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Creation Date: 1789· Instrumentation: Fl 2 Ob 2 Fg – 2 Hr 2 Trp – Pk – Str · Duration: 27’ · Created as Symphony #94.
Hob.I:92 Symphony in G Major Oxford
The Oxford Symphony (No. 92) is actually a Paris Symphony: it originally belonged to the edifice the three works ordered by Prince von Oettingen-Wallerstein in 1788 and simultaneously composed for the Paris Loge Olympique by Haydn as a “follow-up” to the Paris Symphonies due to the enormous demand, but was probably not completed on time. The first known performance of the composition took place in July of 1791 in Oxford – hence the name – at the conferral of an honorary doctorate to Joseph Haydn. Haydn knew why this specific symphony was selected for the occasion: it lives up to the title of “Doctor of Music” and in every aspect is on par with the London Symphonies among which they had yet to be counted. Here, as well, the slow introduction serves as a structural means for providing a solid framework to what in formal terms is an extremely complex major section: the principal theme begins so to speak “in the middle,” outside the tonic. The composition of the entire movement is so chromatic and contrapuntal that the actual development only needs to be short. The adagio of this symphony is among Joseph Haydn’s most famous slow movements ever, formally in a simple tripartite structure with a surprisingly turbulent minor-key mid-section which contrasts with the cantabile of the main section. In melodic terms this part of the setting is entirely dependent on the dominance of the violins. As is often the case with Haydn, the minuet is left to the performer’s interpretation. At first glance it can even be considered “Alpine,” if you will, where rhythmic surprises lurk behind the simple billowing of the melody. In the trio Haydn succeeded at creating an original arrangement with simple horn quintets. The final movement resumes the rondo cadence, but proves to be a sophisticated composition of a sonata movement in its delicately balanced exchange between “intellectual” and “gallant.”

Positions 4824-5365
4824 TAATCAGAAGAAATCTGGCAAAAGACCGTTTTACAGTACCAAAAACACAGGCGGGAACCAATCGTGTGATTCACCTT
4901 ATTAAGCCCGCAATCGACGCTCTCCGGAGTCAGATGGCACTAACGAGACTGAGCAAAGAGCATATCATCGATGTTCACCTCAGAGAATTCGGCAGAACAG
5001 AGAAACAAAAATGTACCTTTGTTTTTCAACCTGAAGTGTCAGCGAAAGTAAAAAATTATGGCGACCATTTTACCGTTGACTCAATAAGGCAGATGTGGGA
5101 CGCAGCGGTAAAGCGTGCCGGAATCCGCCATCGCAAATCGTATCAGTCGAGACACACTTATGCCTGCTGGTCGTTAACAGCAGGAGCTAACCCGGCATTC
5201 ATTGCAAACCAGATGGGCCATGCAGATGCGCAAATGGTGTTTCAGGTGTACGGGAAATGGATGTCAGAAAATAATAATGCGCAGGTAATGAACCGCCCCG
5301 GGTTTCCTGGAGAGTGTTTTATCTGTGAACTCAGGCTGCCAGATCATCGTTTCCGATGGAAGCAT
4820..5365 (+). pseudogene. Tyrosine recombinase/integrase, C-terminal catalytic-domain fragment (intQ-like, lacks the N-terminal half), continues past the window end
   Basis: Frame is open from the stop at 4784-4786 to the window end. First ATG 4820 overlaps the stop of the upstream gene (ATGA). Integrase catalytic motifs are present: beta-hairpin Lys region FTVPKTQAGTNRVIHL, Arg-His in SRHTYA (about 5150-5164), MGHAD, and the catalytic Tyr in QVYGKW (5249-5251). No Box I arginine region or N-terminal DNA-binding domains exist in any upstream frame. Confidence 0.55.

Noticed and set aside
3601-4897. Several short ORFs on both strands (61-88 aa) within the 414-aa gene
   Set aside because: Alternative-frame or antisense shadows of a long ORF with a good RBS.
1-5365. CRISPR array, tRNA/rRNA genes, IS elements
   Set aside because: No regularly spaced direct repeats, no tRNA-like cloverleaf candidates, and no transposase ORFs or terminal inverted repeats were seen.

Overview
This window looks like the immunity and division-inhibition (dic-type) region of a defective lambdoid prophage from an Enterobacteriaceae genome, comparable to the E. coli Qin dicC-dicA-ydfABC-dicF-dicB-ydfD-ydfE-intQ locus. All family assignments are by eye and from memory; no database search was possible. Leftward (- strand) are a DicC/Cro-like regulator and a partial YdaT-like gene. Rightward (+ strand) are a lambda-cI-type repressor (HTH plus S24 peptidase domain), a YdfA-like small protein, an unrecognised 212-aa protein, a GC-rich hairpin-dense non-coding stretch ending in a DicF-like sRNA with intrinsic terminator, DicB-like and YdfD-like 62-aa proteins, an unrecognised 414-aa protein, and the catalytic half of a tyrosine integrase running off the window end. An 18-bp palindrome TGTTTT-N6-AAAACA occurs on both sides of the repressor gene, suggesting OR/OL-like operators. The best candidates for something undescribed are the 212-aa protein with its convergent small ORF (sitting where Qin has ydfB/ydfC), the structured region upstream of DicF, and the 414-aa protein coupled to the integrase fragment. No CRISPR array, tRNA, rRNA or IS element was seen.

I. Adagio - Allegro spiritoso
II. Adagio
III. Menuet. Allegretto - Trio
IV. Finale. Presto
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